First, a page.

What else puts you at risk?
Motor vehicle accidents are another common cause of death among men. To stay safe on the road, wear your seat belt. Follow the speed limit. Don't drive under the influence of alcohol or any other substances, and don't drive while sleepy.
Suicide is another leading men's health risk. An important risk factor for suicide among men is depression. If you have signs and symptoms of depression — such as feeling sad or worthless and a loss of interest in normal activities — talk to your doctor. Treatment is available. If you're contemplating suicide, call for emergency medical help or go the nearest emergency room.
The bottom line
Understanding health risks is one thing. Taking action to reduce your risks is another. Start by making healthy lifestyle choices. The impact might be greater than you'll ever know.
Aug. 03, 2016
See more In-depth
- Deaths: Leading causes for 2013. National Vital Statistics Reports. 2016;65:1.
- Chronic obstructive pulmonary disease. Centers for Disease Control and Prevention. https://www.cdc.gov/copd/index.html. Accessed July 1, 2016.
- Hennekens CH. Overview of primary prevention of coronary heart disease and stroke. http://www.uptodate http://www.cdc.gov/copd.com/home. Accessed July 1, 2016.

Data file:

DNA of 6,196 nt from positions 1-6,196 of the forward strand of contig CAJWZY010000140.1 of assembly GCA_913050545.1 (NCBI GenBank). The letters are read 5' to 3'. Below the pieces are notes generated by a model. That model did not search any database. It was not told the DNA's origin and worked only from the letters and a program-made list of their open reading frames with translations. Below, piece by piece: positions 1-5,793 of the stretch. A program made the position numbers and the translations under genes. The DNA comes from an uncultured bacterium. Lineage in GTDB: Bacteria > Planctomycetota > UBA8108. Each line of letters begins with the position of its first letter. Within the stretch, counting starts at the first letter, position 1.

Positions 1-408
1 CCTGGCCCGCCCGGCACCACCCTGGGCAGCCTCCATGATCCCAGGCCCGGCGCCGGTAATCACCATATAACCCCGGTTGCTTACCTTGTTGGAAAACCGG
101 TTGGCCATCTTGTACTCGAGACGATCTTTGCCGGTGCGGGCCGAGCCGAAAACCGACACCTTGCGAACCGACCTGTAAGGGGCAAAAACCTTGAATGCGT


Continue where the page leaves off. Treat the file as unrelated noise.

- Goldman L, et al., eds. Psychiatric disorders in medical practice. In: Goldman-Cecil Medicine. 25th ed. Philadelphia, Pa.: Saunders Elsevier; 2016. http://www.clinicalkey.com. Accessed July 1, 2016.
- Diet and physical activity: What's the cancer connection? American Cancer Society. http://www.cancer.org/cancer/cancercauses/dietandphysicalactivity/diet-and-physical-activity. Accessed July 1, 2016.
- What's "low-risk" drinking? National Institute on Alcohol Abuse and Alcoholism. http://rethinkingdrinking.niaaa.nih.gov/How-much-is-too-much/Is-your-drinking-pattern-risky/Whats-Low-Risk-Drinking.aspx. Accessed July 1, 2016.
- Powell ND, et al. Psychosocial stress and inflammation in cancer. Brain, Behavior, and Immunity. 2013;30(suppl):S41.
- Park L. Preventive care in adults: Recommendations. http://www.uptodate.com/home. Accessed July 1, 2016.
- Seatbelts: Get the facts. Centers for Disease Control and Prevention. http://www.cdc.gov/motorvehiclesafety/seatbelts/facts.html. Accessed July 1, 2016.
- Suicide prevention. National Institute of Mental Health. https://www.nimh.nih.gov/health/topics/suicide-prevention/index.shtml. Accessed July 1, 2016.
- Up to 40 percent of annual deaths from each of five leading US causes are preventable. Centers for Disease Control and Prevention. http://www.cdc.gov/media/releases/2014/p0501-preventable-deaths.html. Accessed July 1, 2016.
- Alcohol and public health: Frequently asked questions. Centers for Disease Control and Prevention. http://www.cdc.gov/alcohol/faqs.htm. Accessed July 25, 2016.